It may sound fashionable to show an understanding of the basis of western aid, no doubt endearing to be critical of it.  But I reckon it is now time for African countries to put all that aside and become proactive in dictating the terms upon which it would cooperate for development with the West.

Whilst doing this as individual countries might yield reasonable results, no doubt a continent-wide effort is required.   The African Union needs to take the lead in this regard.  It needs to put together its own set of conditions under which donors should be required to deal with the continent in a way that benefits the countries in the continent, not just conditions that the donors consider beneficial to the continent and/or themselves.  Such strategic policy document should serve as a framework within which individual countries may then negotiate the terms of development assistance agreements.

5 responses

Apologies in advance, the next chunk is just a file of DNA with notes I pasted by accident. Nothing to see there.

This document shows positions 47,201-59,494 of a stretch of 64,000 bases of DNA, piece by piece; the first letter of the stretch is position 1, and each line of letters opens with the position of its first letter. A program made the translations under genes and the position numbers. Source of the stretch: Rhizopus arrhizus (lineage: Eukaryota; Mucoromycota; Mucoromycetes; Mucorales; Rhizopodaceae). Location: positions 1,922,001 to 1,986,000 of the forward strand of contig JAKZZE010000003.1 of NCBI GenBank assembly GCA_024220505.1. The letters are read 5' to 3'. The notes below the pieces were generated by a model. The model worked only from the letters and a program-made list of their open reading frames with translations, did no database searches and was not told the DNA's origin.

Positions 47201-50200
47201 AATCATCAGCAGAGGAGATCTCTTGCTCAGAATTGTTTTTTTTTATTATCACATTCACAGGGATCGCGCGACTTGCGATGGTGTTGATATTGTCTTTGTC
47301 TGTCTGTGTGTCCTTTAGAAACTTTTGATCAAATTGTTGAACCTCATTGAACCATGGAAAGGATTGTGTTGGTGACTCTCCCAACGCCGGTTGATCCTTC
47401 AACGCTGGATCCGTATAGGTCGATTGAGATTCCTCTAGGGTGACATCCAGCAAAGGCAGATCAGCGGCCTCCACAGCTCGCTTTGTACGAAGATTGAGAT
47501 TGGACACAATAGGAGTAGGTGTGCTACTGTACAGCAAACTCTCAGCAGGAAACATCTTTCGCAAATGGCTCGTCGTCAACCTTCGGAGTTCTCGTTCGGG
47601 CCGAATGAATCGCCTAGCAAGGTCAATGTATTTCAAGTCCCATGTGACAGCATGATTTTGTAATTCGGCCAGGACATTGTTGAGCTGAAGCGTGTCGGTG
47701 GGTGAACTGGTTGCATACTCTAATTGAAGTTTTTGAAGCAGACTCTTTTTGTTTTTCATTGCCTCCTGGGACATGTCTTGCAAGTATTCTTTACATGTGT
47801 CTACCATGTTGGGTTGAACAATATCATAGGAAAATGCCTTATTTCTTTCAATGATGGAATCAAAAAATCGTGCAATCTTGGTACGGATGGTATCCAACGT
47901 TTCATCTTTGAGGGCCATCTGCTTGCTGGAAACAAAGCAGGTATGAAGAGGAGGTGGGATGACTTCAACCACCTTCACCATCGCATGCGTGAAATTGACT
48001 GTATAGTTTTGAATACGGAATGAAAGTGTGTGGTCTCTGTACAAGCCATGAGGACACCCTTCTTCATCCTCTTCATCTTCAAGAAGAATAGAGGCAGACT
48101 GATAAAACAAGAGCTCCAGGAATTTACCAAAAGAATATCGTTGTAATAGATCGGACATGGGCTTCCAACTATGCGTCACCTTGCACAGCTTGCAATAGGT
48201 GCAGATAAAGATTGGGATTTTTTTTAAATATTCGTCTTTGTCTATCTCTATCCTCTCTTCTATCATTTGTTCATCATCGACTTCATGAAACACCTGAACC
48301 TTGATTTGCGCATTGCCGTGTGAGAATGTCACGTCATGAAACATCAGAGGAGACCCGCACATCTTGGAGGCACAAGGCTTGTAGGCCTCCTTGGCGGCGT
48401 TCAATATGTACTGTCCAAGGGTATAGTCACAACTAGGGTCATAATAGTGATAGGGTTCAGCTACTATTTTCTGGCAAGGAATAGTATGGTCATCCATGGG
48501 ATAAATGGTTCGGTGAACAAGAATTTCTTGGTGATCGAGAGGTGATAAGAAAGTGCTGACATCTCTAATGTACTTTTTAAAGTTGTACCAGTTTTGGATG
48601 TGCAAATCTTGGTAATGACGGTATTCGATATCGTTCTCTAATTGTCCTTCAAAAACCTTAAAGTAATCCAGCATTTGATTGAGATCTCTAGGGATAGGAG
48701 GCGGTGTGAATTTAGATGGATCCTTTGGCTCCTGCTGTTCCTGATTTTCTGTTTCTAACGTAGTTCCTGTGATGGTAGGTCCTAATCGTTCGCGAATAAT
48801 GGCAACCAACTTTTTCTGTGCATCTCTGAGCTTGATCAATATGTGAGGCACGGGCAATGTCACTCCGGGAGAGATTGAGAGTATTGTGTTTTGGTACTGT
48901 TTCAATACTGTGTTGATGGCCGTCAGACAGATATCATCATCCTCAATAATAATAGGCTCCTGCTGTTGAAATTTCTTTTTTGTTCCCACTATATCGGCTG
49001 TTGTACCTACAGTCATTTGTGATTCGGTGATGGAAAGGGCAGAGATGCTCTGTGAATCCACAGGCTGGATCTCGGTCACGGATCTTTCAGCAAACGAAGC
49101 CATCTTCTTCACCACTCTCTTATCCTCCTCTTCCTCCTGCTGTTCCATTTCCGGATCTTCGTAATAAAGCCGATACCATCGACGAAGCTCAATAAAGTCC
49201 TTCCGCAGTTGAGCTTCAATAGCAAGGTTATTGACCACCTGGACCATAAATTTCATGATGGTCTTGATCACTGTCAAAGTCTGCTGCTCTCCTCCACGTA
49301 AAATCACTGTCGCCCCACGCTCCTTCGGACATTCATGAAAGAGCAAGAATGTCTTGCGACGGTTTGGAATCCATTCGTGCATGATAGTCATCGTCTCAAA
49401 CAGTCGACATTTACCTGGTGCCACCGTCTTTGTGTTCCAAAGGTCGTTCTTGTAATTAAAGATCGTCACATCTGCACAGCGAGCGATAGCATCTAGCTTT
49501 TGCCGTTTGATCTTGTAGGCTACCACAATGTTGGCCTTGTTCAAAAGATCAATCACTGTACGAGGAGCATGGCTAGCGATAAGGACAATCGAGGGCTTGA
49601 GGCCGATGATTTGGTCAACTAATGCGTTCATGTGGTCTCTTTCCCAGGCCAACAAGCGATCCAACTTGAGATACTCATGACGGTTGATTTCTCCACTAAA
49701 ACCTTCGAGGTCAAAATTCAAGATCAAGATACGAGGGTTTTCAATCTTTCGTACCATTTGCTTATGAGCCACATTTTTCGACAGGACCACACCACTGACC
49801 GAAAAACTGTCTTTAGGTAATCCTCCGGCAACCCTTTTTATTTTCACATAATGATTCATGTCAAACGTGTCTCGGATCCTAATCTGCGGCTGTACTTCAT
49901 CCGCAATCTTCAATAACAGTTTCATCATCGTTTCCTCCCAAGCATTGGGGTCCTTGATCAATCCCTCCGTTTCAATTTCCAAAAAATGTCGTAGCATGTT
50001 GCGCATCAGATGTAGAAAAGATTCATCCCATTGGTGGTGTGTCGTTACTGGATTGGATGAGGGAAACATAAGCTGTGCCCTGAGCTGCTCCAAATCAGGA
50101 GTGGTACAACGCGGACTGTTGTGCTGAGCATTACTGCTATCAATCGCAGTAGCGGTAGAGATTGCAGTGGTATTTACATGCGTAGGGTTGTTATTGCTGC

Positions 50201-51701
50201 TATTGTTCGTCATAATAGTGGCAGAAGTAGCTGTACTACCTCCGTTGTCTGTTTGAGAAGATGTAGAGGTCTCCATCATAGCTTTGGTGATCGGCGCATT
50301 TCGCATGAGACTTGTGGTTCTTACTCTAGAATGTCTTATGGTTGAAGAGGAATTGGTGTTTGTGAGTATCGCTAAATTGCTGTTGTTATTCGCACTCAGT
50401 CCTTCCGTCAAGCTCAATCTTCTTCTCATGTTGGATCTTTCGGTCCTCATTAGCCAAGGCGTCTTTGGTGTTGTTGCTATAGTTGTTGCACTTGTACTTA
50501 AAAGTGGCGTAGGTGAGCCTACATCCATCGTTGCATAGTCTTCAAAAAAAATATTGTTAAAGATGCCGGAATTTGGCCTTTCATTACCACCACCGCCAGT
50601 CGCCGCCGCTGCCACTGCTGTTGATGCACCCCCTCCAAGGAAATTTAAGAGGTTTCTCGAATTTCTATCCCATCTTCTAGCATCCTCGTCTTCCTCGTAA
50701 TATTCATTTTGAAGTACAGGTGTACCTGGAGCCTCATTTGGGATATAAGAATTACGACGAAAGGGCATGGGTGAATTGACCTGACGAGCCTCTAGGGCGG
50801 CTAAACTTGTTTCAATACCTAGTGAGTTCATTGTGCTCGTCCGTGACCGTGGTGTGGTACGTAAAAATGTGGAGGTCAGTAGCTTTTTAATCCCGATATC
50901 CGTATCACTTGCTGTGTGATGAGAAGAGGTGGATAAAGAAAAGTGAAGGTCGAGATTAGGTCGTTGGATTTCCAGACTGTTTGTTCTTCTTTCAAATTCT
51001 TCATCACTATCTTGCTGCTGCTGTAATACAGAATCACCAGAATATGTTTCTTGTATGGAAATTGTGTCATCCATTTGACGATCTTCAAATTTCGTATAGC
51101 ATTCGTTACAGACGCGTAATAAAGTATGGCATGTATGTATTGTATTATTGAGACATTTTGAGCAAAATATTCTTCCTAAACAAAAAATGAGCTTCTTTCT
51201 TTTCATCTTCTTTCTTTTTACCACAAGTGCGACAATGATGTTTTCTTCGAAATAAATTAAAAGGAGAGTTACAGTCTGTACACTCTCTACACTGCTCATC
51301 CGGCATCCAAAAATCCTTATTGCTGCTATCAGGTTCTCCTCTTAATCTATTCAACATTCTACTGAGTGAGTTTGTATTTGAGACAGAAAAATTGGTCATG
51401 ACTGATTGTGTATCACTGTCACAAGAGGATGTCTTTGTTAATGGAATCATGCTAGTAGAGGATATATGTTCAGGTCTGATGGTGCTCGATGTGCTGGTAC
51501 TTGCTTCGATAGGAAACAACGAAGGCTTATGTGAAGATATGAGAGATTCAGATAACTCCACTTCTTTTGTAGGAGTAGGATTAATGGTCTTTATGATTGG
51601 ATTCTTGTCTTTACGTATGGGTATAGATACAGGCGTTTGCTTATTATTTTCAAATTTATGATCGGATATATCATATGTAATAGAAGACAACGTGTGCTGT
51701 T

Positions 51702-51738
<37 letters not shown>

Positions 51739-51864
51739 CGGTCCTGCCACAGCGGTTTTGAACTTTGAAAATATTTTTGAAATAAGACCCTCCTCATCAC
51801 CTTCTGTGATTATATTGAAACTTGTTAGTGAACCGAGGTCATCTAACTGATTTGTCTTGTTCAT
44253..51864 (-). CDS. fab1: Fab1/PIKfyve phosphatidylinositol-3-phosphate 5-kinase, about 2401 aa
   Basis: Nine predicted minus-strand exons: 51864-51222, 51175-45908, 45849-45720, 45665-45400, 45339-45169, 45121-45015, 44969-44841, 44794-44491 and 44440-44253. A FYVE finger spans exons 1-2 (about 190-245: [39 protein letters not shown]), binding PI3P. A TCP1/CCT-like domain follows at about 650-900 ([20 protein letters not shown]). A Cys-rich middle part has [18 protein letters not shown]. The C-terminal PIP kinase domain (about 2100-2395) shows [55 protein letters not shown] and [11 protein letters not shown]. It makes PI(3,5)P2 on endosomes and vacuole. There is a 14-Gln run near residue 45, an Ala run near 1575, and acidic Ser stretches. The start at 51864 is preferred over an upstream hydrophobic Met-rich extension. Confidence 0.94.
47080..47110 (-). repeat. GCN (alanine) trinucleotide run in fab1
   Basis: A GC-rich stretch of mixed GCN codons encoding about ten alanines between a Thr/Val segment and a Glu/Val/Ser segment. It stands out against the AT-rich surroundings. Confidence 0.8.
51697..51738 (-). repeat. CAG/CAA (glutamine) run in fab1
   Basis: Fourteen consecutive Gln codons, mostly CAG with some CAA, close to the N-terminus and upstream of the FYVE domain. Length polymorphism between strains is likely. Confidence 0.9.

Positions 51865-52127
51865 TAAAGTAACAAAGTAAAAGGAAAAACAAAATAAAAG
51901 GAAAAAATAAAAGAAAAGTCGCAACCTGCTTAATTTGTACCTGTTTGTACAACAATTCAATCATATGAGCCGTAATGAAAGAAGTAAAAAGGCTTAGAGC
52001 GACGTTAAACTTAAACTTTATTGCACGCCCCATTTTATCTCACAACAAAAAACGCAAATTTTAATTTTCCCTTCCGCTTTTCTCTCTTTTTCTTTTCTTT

1. Conditional aid can never develop any country, plain and simple. Aid should be like real CSR where you go do something good for someone, in their terms without seeking to gain from this action as a marketing tool.
    Take the example of a need road in say country X, please note I said needed, not one where donor country A has decided is needed. The correct way to get this done is to either offer development cash to X and let them prioritize their needs. Today A comes in, decides X needs this road, goes ahead to get ‘experts’ to design and do the road. X cannot find fault nor supervise the action. X is only expected to take and be grateful. How wrong! There is no consideration of cost or norms, after all, this is aid.